Hacker steals data of millions of Bulgarians - A hacker stole the personal details of millions of Bulgarians and emailed download links to the stolen data to local news publications. The date, stolen from the country's National Revenue Agency, eventually leaked online.

Hackers breach FSB contractor - Hackers have breached SyTech, a contractor for FSB, Russia's national intelligence service, from where they stole information about internal projects the company was working on behalf of the agency -- including one for deanonymizing Tor traffic.

iMessages could have bricked your iPhone - Bug patched before being exploited in the wild.

Urgent/11 security flaws- Major bugs in TCP library impacted routers, printers, SCADA, medical devices, and many IoT devices.

Apple's AWDL protocol plagued by security flaws - Apple patched a bug in May, but academics say the rest of the flaws require a redesign of some Apple services. Bugs would enable tracking and MitM attacks.

DHS warns about CAN bus vulnerabilities in small aircraft - DHS cyber-security agency CISA recommends that aircraft owners restrict access to planes "to the best of their abilities" to protect against vulnerabilities that could be used to sabotage airplanes.

Vulnerabilities found in GE anesthesia machines - GE recommended that device owners not connect vulnerable anesthesia machines to a hospital's main networks. The company also denied the bugs could lead to patient harm, but later recanted and admitted that the issues could be dangerous to human life.

Los Angeles police caught up in data breach - Personal record of 2,500+ of LA cops stolen in the hack. The hacker emailed the department directly and included a sample of the allegedly stolen information to back up their claims.

Louisiana governor declares state emergency after local ransomware outbreak - Yep. Ransomware got so bad. It then hit Texas, dentist offices, and managed services providers.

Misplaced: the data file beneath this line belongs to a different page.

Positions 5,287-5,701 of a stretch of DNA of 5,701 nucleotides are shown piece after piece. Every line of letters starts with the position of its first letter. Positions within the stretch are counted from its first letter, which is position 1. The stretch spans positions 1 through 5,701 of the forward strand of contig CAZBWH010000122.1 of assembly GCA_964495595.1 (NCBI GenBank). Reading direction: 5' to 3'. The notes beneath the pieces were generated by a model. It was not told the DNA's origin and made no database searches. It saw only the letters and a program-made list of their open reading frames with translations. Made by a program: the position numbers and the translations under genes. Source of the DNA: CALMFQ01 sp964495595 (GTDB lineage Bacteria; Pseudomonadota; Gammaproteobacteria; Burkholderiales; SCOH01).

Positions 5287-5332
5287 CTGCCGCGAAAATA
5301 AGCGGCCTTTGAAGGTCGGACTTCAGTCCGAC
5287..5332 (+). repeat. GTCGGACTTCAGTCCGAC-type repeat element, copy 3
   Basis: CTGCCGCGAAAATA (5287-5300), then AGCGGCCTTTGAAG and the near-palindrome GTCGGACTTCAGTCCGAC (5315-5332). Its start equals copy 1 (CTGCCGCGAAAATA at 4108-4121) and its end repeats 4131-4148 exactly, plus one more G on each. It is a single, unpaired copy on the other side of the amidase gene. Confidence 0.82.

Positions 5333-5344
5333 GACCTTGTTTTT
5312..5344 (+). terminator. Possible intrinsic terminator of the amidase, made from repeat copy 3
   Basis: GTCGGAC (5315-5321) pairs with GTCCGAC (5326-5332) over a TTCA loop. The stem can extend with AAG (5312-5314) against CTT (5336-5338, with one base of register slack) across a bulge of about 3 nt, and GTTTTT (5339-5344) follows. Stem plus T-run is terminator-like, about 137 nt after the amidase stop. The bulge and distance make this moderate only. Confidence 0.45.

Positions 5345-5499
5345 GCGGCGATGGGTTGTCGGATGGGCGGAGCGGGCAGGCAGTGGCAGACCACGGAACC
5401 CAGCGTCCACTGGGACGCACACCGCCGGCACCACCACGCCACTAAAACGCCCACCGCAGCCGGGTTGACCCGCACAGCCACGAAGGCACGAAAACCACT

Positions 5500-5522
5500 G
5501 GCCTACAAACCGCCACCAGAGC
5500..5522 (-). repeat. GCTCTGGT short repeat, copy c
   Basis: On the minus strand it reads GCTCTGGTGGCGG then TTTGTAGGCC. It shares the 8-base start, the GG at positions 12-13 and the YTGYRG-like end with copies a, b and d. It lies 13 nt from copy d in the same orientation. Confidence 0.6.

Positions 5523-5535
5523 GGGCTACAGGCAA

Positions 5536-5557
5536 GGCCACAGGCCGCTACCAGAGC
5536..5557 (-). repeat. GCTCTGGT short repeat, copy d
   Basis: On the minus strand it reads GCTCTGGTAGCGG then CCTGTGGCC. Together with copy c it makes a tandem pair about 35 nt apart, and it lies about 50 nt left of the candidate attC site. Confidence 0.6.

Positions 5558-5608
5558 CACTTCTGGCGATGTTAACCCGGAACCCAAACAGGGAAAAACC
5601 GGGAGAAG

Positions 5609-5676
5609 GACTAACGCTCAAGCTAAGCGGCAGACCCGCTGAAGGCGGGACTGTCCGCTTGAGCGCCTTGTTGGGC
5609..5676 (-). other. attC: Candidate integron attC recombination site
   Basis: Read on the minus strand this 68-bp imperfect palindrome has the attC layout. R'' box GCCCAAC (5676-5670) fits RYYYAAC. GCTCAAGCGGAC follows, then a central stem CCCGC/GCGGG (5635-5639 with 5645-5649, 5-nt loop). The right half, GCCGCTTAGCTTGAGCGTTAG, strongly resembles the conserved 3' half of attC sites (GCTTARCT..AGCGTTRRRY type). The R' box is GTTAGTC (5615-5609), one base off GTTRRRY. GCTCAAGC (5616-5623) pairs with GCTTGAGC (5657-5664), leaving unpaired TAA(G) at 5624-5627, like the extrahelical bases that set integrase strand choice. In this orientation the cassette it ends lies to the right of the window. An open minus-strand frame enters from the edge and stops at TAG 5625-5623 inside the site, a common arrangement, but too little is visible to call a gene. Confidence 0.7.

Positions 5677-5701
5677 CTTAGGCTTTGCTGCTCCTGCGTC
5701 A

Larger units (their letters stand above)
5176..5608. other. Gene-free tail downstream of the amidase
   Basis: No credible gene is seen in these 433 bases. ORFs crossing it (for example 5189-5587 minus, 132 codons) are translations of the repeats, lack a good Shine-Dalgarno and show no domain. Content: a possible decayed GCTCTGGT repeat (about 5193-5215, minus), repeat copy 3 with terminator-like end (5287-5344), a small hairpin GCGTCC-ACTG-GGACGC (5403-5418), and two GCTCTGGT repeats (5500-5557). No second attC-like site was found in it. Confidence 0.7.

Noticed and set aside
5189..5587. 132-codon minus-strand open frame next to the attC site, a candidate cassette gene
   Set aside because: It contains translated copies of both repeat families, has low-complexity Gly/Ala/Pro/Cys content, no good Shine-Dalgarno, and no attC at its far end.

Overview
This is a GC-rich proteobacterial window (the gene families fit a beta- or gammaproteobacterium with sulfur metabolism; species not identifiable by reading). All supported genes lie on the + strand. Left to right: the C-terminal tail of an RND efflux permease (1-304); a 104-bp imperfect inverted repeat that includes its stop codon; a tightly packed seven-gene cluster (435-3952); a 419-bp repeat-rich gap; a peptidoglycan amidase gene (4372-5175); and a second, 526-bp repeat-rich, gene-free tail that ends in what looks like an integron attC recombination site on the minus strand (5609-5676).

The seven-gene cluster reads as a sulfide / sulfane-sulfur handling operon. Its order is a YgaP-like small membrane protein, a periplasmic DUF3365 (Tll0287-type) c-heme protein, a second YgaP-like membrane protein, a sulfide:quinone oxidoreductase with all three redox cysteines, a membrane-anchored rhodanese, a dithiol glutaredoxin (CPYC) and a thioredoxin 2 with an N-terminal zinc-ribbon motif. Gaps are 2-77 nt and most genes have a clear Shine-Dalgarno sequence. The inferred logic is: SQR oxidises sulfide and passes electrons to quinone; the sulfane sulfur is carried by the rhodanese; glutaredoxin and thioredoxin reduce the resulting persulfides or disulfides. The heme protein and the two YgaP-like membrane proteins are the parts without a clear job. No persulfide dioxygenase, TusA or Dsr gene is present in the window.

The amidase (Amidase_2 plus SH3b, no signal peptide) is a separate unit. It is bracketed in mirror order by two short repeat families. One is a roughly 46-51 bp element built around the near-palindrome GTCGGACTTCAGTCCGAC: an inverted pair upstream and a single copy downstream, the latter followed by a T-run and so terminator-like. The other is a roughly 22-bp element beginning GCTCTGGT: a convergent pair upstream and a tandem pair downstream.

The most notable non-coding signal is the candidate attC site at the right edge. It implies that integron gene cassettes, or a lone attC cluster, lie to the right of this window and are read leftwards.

Bluetooth exploit can track and identify iOS, Microsoft mobile device users - The vulnerability can be used to spy on users despite native OS protections that are in place and impacts Bluetooth devices on Windows 10, iOS, and macOS machines. This includes iPhones, iPads, Apple Watch models, MacBooks, and Microsoft tablets & laptops.

7-Eleven Japanese customers lose $500,000 due to mobile app flaw - 7-Eleven eventually shut down the app.


SWAPGSAttack CPU flaw - Researchers detail hardware vulnerability that bypasses mitigations against Spectre and Meltdown CPU vulnerabilities on Windows systems - and impacts all systems using Intel processors manufactured since 2012.

New Dragonblood vulnerabilities - Earlier this year in April, two security researchers disclosed details about five vulnerabilities (collectively known as Dragonblood) in the WiFi Alliance's recently launched WPA3 WiFi security and authentication standard.

14 iOS zero-days - Google finds exploits for 14 iOS vulnerabilities, grouped in five exploit chains, deployed in the wild since September 2016. Attacks aimed at Chinese Uyghur users.

The VPN security flaws - Hackers mount attacks on Pulse Secure and Fortinet VPNs -- including nation-state actors.

Windows CTF flaw - Vulnerability in Microsoft CTF protocol goes back to Windows XP. Bug allows hackers to hijack any Windows app, escape sandboxes, get admin rights.

WS-Discovery protocol abused for DDoS attacks - Protocol adopted by DDoS-for-hire services, used in real-world attacks already.

Capitol One hack - A hacker breached Capitol One, from where she stole the records of 100 million users. She also hacked 30 other companies.

Hy-Vee card breach - Supermarket chain Hy-Vee admitted to a security breach on some of its point-of-sale (PoS) systems. The data was eventually put up for sale on hacking forums.

Employees connect nuclear plant to the internet so they can mine cryptocurrency - Employees at a Ukrainian nuclear plant take unncessary security risks just to mine Bitcoin. They were eventually arrested.

Moscow's blockchain voting system cracked a month before election - French researcher nets $15,000 prize for finding bugs in Moscow's Ethereum-based voting system.

US military purchased $32.8m worth of electronics with known security risks - List of vulnerable products purchased by the DoD includes Lexmark printers, GoPro cameras, and Lenovo computers.

AT&T employees took bribes to plant malware on the company's network - DOJ charges Pakistani man with bribing AT&T employees more than $1 million to install malware on the company's network, unlock more than 2 million devices.